The global HIV policy arena has seen a surge of interest in gender-related dimensions of vulnerability to HIV and violence. UNAIDS and other prominent actors have named gender-based violence a key priority, and there seems to be genuine understanding and commitment to addressing gender inequalities as they impact key populations in the AIDS response. In the quest for evidence-informed interventions, there is usually a strong connection between the research conducted and the policies and programmes that follow. Regarding gender, HIV and violence, is this the case? This discussion paper asks whether the relevant peer-reviewed literature is suitably representative of all affected populations – including heterosexual men, transgender men and women, women who have sex with women, and men who have sex with men – as well as whether the literature sufficiently considers gender norms and dynamics in how research is framed. Conclusions about violence in the context of heterosexual relationships, and with specific attention to heterosexual women, should not be presented as insights about gender-based violence more generally, with little attention to gender dynamics. Research framed by a more comprehensive understanding of what is meant by gender-based violence as it relates to all of the diverse populations affected by HIV would potentially guide policies and programmes more effectively.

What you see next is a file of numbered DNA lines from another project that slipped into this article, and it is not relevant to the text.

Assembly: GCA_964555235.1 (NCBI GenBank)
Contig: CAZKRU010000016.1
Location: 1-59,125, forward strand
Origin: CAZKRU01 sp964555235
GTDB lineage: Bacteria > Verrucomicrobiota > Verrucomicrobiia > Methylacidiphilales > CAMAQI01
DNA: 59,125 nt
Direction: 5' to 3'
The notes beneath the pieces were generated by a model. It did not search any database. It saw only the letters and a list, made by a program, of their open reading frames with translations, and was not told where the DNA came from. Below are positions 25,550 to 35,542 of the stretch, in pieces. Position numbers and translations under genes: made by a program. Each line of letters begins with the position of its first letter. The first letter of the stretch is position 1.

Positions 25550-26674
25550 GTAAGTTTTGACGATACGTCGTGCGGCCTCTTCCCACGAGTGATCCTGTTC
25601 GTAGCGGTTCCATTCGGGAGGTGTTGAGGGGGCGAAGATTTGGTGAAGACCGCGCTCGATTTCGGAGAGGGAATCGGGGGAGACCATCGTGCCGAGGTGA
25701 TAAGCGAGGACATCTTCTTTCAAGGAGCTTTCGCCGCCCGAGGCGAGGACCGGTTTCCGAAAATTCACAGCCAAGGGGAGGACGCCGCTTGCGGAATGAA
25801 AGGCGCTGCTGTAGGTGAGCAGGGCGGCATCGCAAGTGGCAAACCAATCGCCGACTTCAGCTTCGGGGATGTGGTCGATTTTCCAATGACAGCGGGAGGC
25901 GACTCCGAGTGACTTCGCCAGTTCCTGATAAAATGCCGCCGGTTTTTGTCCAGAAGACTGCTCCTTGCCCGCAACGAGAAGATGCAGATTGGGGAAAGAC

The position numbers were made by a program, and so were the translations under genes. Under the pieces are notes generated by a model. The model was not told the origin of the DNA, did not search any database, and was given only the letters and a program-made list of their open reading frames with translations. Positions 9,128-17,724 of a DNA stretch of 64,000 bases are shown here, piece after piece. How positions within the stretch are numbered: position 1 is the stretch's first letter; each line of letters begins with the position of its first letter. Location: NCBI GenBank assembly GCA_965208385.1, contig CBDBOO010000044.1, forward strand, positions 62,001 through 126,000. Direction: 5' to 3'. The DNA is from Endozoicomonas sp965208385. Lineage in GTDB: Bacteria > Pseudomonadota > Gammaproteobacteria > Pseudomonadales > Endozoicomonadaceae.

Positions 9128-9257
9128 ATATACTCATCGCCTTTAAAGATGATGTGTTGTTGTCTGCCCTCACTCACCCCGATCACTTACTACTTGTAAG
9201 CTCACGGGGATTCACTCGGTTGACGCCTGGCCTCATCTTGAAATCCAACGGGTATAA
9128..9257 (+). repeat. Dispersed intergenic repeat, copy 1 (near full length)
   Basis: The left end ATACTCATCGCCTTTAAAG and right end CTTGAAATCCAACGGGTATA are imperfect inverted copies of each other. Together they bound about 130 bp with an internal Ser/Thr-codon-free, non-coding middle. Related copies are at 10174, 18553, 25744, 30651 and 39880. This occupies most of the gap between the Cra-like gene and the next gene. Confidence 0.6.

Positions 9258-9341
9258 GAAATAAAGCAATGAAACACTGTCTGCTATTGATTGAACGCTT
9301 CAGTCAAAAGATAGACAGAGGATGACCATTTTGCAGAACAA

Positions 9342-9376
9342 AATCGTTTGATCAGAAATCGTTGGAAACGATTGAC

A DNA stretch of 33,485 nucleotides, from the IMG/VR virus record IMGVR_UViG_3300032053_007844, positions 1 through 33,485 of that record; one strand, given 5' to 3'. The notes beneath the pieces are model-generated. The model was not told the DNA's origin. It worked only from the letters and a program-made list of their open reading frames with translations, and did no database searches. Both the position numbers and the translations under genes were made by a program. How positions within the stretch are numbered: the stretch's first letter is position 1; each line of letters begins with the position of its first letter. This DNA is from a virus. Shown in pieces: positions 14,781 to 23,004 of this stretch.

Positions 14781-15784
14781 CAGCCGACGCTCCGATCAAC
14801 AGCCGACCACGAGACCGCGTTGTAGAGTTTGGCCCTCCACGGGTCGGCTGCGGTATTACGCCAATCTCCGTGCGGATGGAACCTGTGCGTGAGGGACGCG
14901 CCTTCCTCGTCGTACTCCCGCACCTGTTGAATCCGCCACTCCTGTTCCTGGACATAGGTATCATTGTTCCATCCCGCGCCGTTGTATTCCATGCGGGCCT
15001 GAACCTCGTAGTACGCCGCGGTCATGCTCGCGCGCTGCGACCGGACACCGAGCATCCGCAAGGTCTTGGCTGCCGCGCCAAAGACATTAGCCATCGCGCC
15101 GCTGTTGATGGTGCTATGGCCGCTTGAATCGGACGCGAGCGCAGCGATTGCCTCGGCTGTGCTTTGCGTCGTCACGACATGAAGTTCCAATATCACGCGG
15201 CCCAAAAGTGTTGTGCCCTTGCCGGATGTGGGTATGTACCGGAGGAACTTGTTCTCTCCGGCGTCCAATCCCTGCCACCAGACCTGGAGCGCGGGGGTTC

Criminal Law | Health Law and Policy | Human Rights Law | Law | Law and Gender | Sexuality and the Law
Date of this Version
Sofia Gruskin, Kelly Safreed-Harmon, Chelsea L. Moore, Riley J. Steiner, and Shari L. Dworkin, "HIV and Gender-Based Violence: Welcome Policies and Programmes, But is the Research Keeing Up?" (March 2015). University of Southern California Legal Studies Working Paper Series. Working Paper 153.